firearm spoke sharply from somewhere in the rear.

Carl did not look behind. He had but one thought, and that was that the
Hindoos must be phenomenal runners, and that they were chasing him on
foot and firing as they came.

He bent forward over the dashboard and urged the cob to a wilder pace.

Then, while he was using the whip, an angry voice roared from alongside
the runabout:

"Stop lashing that horse! Stop, I tell you!"

Carl became faintly aware that there was an automobile dashing along
the road side by side with the runabout.

"Carl!" shouted a familiar voice. "Stop your running! Don't you know
who we are?"

Then the excited Dutchman became aware of the situation and pulled back
on the lines.

He chuckled delightedly as he jerked and sawed on the bit.

He, Carl Pretzel, had been running away from his old pard! What a joke!

And there, in the automobile with Matt, was the manager of the show.

It wouldn't be long, now, before Carl found out how much he was to get
for recovering the stolen horse and runabout.



CHAPTER XIII.

THE LACQUERED BOX.


Probably that Kentucky horse of Burton's had never been treated in his
life as he was that afternoon. He was muddy with sweat and dust, and
his high-strung spirits, by that time thoroughly aroused, rebelled
against the curb.

In order to help Carl out, Motor Matt drove the car past the horse and
partly across the road. This served to bring the animal to a halt.

"By Jove!" stormed Burton, "I wouldn't have had this happen for a
hundred dollars! It's a wonder if the horse isn't ruined!"

He flopped out of the automobile and approached the horse's head.

"Whoa, Colonel!" he murmured soothingly. "Whoa, old boy!"

Then, getting one hand on the bit, he held the animal while he petted
and wheedled and patted the lathered neck.

"Der rig vas shtole py der Hindoo," said Carl, "und I haf recofered it
und prought it pack. Dot comes oof being a goot tedectif, py shinks!
How mooch iss id vort'?"

"Worth?" scowled Burton. "If the animal is injured I'll charge you up
for it. Don't you know how to take care of a horse?"

"Don'd you vas going to pay me someding?" gasped Carl.

"Pay?" snorted Burton, in no mood to consider a reward after seeing his
favorite horse mistreated. "Why, I feel like I wanted to use the whip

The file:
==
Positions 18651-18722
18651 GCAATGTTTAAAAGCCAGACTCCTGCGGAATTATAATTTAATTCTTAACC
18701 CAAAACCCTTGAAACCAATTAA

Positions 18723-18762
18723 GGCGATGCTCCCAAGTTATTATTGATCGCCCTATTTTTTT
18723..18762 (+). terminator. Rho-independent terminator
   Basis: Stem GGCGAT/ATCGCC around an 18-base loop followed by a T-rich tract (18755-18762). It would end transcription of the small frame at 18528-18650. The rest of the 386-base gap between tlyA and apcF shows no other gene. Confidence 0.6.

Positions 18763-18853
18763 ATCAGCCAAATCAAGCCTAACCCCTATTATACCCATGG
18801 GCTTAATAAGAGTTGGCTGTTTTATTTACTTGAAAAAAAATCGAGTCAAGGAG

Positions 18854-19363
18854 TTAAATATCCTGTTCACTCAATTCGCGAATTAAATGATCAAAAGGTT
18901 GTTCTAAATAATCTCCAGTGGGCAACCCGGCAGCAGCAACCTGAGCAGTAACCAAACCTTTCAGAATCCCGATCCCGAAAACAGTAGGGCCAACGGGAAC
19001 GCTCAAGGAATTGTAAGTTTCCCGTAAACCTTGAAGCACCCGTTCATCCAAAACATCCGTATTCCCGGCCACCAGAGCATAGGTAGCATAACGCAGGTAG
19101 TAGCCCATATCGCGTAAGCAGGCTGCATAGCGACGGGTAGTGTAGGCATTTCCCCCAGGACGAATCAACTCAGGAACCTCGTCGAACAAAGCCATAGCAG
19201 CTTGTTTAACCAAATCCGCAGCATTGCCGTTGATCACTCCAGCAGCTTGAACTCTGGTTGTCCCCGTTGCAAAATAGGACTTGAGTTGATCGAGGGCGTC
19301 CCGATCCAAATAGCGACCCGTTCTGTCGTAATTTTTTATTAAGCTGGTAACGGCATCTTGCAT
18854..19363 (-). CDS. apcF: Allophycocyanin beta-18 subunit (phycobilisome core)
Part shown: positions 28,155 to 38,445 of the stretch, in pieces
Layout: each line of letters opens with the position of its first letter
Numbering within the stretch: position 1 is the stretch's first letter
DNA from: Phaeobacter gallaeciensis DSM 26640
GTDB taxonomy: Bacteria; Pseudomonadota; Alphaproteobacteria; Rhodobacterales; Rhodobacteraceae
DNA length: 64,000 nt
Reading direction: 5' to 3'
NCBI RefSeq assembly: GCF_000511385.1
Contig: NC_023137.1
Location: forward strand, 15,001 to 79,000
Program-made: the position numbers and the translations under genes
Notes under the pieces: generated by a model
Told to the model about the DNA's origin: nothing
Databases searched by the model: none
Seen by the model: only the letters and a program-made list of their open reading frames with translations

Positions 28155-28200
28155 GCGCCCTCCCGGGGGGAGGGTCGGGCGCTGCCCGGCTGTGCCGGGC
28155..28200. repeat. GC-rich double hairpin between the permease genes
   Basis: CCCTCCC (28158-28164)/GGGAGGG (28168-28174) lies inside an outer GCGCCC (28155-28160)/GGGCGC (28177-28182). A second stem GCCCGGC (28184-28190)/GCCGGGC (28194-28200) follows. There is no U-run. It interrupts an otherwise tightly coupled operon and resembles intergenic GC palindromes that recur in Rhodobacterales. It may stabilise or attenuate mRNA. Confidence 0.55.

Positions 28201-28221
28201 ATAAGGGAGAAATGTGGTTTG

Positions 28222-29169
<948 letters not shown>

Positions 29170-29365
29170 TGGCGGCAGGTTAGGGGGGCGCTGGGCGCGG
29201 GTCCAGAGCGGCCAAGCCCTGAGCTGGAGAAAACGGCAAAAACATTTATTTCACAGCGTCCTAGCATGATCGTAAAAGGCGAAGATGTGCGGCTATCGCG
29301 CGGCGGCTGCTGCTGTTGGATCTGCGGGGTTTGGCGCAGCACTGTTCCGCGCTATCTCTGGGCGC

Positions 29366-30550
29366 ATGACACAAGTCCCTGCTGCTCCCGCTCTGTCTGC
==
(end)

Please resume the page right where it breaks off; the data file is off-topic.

on you! What did you run away from us for?"

"I t'ought you vas der Hindoos," explained Carl feebly. "Say, Matt,"
he added, turning to his chum, "der feller don't vas going to gif me
someding! Vat a miserliness! Und me going droo all vat I dit!"

"Where did you get the runabout, Carl?" asked Matt.

He thought Boss Burton was a little unreasonable, but was not disposed
to make any comments. Burton's ways were sometimes far from meeting
Matt's approval--and they had never been farther from it than during
the events of that exciting day.

"I shteal him from der Hindoos," said Carl, "und make some gedavays
by der shkin oof my teet', you bed you! I hat to run der horse, Matt,
oder I vouldn't have made der esgape. Vone oof der Hindoos had a knife,
und dey vas bot' det safage I can't dell. Der odder horse vat pulled
der cage vagon iss somevere aheadt. He got avay und vent like some
shdreaks."

"You climb down," snapped Burton, coming back to the side of the
runabout. "I'll take the rig back to the grounds and send one of the
teamsters for the monkey wagon. You'll bring along the automobile,
Matt?" he added, getting into the runabout as Carl got out.

"Yes," answered Matt.

"Ain't you going on with us to look up the Hindoos and Haidee?" asked
McGlory. "Going to hang back before we run out the trail, Burton?"

"I don't care anything about them," was the reply, "so long as I've
recovered my own property. What's this?" and the showman picked up the
lacquered box.

Carl stared at it. Evidently he had forgotten all about it, up to that
moment.

"Py chimineddy!" he muttered. "Dot's der Hindoo's! He tropped id on der
seat pefore I run avay mit der rig."

"Then I'll take it with me," said Burton. "Perhaps it's of enough value
so that the rascal will come after it. If he does, I can read the riot
act to him."

"I guess you'd better leave that with Carl, Burton," spoke up Matt.
"You don't care to bother with the Hindoos, and we may think it's worth
while."

"Oh, well, if that's the way you feel about it," and the showman tossed
the box to Carl. "Mind," he added, as he started off, "you're not to
get into any trouble with that automobile."

Burton was soon out of sight.